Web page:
A recent study suggests that reducing the number of short trips people take by car could reduce the number of crashes.
The research found that trips lasting between 30 and 40 minutes were 1.2 times more likely to result in a crash than those lasting less than 10 minutes. Journeys over 40 minutes were 1.9 times more likely.
However, only 13% of car trips were over the half-hour mark. 43% were less than 10 minutes long. Longer trips are more dangerous per se. Yet, it is harder to dissuade people from these journeys. It is simpler to encourage people to walk or cycle the sub-10-minute trips.
Traveling a short distance by car is not as quick as you might think
When you add up the total time a 10-minute drive takes, you may find it is quicker to go by foot or bicycle. Think about a short trip to the grocery store.
You walk to your car and start the engine. If it has been cold overnight, you need to defrost or demist your windows. If you keep your vehicle in a garage, you need to open and shut the garage door.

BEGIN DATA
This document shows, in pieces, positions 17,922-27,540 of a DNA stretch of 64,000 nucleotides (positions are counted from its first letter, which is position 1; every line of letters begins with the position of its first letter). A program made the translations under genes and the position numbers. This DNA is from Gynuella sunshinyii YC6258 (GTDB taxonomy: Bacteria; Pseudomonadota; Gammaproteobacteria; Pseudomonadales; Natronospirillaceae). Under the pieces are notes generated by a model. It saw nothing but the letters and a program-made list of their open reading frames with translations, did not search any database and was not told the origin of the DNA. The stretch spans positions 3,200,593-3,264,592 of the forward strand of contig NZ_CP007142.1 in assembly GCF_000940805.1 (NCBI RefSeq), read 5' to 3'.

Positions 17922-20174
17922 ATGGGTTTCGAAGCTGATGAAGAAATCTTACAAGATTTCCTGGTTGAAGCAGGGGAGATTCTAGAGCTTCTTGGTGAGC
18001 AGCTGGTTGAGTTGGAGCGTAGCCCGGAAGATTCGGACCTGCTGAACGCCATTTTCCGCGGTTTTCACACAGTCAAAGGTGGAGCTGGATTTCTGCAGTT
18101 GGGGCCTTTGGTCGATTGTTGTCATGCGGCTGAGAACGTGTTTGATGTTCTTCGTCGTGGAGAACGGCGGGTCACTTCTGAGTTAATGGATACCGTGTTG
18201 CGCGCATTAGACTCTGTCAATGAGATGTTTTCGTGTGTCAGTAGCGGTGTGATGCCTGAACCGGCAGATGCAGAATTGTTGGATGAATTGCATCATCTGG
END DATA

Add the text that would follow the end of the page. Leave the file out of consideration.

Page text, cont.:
Once sat in your car, you put on your seat belt. If you have the kids with you, you need added time to strap them in. You decide you want music, so turn on the radio and search for a channel or connect your phone and search for a track.
When you arrive at the store, you need to find a parking space and maneuver into it. If you are with your children, you need to let them out too. Coming back, you repeat the whole process. There is nothing quick about it.
One of the problems with “quick” trips is that drivers do many of the things they should do before setting off once they are moving in order to save time. They may be driving along, fiddling with the radio, or their kid’s car seat, all while peering through a partially misted screen. All these could lead to a car crash and could be avoided by walking or cycling instead.